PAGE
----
23 December 2011


Here in Chorley, the supermarkets will be closed on Christmas Day. Yes, you've heard it right. Closed. All day.

As I write, the news appears to have spread far and wide. People are sitting in cars waiting to join the queue to crawl around the car park looking for a space.

Shelves are being emptied faster than pimply youths can fill them up. Items of dubious quality and doubtful value are being snapped up, thrown into trolleys and buried beneath shiny things from the seasonal goods aisle.

You are getting a first hand account from a man only recently returned from his own foray. The harassed checkout clerk told me it is Mad Friday, the busiest shopping day of the year. Tomorrow may, however, be worse. And I have to return.

Despite buying most of what was on my list, it turns out that this document was by no means exhaustive and lacked certain essential items which are needed for Christmas Dinner. I'm talking vegetables here. I also need two cat presents and a box of cereals. Ah well, I'll make an early start tomorrow.

All this buying leads me to contemplate the whole Christmas process. All the excitement and expense, all the effort and anticipation followed by anxiety and disappointment.

Everyone has to be happy at Christmas, even if they don't feel happy, they have to pretend in case they spoil everyone else's joy.

Everyone has to be grateful for each inappropriate gift and smile through the sadness of money ill-spent.

I have spent many Christmases in fear of unhappiness and discord. I have felt responsibility for the wellbeing of everyone around me. Not concern, not compassion but responsibility. As if I can somehow make everyone else's Christmas a happy one.

This Christmas, I am content. I have bought some interesting presents that will make my family smile. I have, as usual, sent very few Christmas cards yet continue to receive many.

Christmas is looking good from here, even if there may be no vegetables for dinner. As long as we have crackers and pigs in blankets, it will be glorious.

Happy Christmas, everyone. Or not, if you prefer.

7 December 2011

Making the Best of Things

I feed the cats twice every day. Two pouches of wet food and a handful of dry.

Most days, I open the cupboard in the utility room, take out two pouches, tear them open and plop them in the bowls. Not a lot of trouble and I am rewarded with two appreciative cats munching happily.

Yesterday was different. It was like I was treading through treacle all day, the more effort I made, the less progress. The simple process of cat feeding became a major chore. When I opened the cupboard door, I knocked over a bucket containing various household cleaners in squirty bottles. This particular bucket is used to carry the cleaning fluids and cloths from one bathroom to another and is a handy piece of kit to have around. Unfortunately its proximity to the cupboard containing the cat food meant that I either had to take the trouble to move it or allow the door to shove it aside. The latter choice proved to be the wrong one.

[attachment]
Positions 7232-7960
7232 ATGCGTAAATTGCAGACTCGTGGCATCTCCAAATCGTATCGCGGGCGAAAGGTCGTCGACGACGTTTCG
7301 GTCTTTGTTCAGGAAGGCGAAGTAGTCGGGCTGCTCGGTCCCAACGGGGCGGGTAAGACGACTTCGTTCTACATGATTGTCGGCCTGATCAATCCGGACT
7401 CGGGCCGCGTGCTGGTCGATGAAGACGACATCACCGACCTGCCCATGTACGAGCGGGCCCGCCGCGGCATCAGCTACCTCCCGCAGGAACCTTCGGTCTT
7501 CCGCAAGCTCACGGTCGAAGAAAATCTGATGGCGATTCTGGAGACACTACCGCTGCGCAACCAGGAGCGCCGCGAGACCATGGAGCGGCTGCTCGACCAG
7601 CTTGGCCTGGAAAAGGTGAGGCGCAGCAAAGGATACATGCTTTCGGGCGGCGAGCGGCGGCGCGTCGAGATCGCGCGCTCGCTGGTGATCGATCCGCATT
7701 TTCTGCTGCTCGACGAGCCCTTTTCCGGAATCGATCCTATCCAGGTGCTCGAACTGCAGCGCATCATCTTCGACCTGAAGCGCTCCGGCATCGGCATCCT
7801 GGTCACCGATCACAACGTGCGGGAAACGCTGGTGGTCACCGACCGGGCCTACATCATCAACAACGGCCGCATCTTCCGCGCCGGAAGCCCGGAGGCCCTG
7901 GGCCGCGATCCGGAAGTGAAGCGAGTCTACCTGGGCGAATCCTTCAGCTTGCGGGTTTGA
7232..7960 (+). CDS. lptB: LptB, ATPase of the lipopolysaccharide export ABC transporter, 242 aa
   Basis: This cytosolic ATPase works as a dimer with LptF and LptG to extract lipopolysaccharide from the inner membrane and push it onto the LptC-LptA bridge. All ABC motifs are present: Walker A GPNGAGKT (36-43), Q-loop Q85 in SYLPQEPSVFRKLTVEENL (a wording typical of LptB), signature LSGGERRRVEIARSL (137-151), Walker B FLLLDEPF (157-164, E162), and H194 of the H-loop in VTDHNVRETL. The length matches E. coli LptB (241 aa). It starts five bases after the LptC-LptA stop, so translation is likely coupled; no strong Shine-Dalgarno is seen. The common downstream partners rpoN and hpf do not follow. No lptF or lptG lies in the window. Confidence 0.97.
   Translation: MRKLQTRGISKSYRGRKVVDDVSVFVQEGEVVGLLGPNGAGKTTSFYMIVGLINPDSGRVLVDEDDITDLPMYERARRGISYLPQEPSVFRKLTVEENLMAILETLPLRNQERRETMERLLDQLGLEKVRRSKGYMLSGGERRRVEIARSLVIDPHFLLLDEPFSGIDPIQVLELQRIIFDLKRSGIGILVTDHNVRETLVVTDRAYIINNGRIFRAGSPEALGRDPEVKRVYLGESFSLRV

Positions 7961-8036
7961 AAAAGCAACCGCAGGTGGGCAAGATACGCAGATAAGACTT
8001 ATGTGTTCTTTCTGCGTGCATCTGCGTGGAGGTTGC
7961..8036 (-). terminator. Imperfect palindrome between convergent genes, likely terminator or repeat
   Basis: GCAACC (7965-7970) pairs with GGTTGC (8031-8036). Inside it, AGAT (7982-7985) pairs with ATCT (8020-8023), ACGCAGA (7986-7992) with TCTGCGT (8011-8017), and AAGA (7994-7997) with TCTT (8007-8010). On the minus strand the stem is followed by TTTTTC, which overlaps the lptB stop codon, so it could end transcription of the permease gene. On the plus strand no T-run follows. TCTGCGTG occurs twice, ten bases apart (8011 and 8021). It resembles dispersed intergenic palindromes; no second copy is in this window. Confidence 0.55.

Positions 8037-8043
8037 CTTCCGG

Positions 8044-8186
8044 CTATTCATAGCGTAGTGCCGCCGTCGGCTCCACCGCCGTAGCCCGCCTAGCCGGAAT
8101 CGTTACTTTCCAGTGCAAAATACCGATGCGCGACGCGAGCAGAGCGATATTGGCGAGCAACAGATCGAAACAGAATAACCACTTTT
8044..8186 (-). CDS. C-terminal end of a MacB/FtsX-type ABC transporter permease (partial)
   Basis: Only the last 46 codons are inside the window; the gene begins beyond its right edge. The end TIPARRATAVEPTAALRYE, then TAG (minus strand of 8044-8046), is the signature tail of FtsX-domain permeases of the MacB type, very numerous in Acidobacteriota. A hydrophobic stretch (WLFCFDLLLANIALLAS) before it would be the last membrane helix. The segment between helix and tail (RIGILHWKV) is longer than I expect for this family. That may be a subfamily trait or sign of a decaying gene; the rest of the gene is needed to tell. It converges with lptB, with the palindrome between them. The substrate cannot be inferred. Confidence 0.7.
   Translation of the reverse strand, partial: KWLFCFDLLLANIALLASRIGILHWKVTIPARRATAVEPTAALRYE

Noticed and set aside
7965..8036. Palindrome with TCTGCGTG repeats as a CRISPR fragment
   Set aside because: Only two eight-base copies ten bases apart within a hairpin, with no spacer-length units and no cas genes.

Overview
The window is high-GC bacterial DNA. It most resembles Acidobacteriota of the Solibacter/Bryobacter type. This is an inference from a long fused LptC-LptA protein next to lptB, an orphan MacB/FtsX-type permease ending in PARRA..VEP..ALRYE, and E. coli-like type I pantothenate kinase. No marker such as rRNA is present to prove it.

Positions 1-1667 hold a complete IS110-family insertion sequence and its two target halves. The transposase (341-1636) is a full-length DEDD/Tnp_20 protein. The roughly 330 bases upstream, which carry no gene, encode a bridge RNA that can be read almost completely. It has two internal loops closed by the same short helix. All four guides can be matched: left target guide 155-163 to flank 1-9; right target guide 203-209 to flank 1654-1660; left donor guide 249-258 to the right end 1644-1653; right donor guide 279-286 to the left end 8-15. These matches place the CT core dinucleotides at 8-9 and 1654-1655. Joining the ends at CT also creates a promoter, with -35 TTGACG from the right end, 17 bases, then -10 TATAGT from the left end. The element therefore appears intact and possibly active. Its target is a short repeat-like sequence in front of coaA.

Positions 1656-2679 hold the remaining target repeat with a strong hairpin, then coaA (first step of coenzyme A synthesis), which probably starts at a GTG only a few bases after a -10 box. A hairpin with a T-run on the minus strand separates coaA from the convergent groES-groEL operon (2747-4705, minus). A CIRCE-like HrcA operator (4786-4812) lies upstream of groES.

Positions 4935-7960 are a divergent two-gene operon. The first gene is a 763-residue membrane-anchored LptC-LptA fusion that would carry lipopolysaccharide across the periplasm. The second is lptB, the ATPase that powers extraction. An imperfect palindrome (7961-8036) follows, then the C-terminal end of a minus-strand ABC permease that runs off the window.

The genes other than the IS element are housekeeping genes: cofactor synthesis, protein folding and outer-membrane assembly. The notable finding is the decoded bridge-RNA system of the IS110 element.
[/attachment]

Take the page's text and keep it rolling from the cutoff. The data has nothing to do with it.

At this point let me point out that the difference between moving a bucket and knocking it over is the difference between a good day and a bad day. A happy day and a miserable day. An day full of positive energy and a day of listlessness.

The way I approached the bucket was the way I was approaching life.

When the contents of the bucket spread over the floor, I also knocked the box of cat food off the shelf. In trying unsuccessfully to prevent its fall, I grabbed at the foil packages, cutting my finger. I stood for a moment amongst 48 packs of food and several bottles of cleanser and bleach, then decided that my finger was dripping blood which would also need cleaning up unless I attended to the wound first.

I found a box of plasters, applied one to my poorly finger and apologised to the cats for the delay. Carefully, I gathered up all the food than fed the little angels. A pungent smell led me to the discovery that the top had detached from one of the bottles of cleaner, allowing its contents to leak over the utility room floor. The stuff was called Lime Lite, a particularly powerful little blighter which I use to get the most stubborn deposits off the sides of the shower. The scale of the spill was reasonably small, a few sheets of kitchen towel were all that was needed. All I had to do was to go upstairs, pull down the loft ladder, ascend, fish about a bit then descend clutching a fresh supply of kitchen towels. I then cleaned up the spill. When I went to throw away the soaked tissue in the kitchen bin, it was so full they wouldn't fit. With great difficulty, for the bin had been subject to several days of intense pressure every time an additional item had been added, I managed to extract the bin liner and carry it out to the wheelie bin. There were no bin liners left under the sink, I had to go out to the garage for a fresh supply, pop one in the bin and dispose of the tissues.

Feeding the cats was a microcosm of my whole day. Nothing was easy. If a thing could go wrong, it seemed to. Even my chickens were misbehaving, invading the conservatory when I have told them time and again not to come in the house. I got one egg, that's all, only one egg from four chickens.

Today, I also got one egg. Yippee, one beautiful egg just for me.

The hot water stopped working. I bathed using a kettle of hot water and the bucket. It was like being in India again, joyful.
The wind and rain snarled at me all day, I rejoiced at the warmth in my office.

I can't help having good days and not so good days. It's not what happens, it's how I'm feeling. If I had the choice I'd choose happy, but I don't always give myself the choice.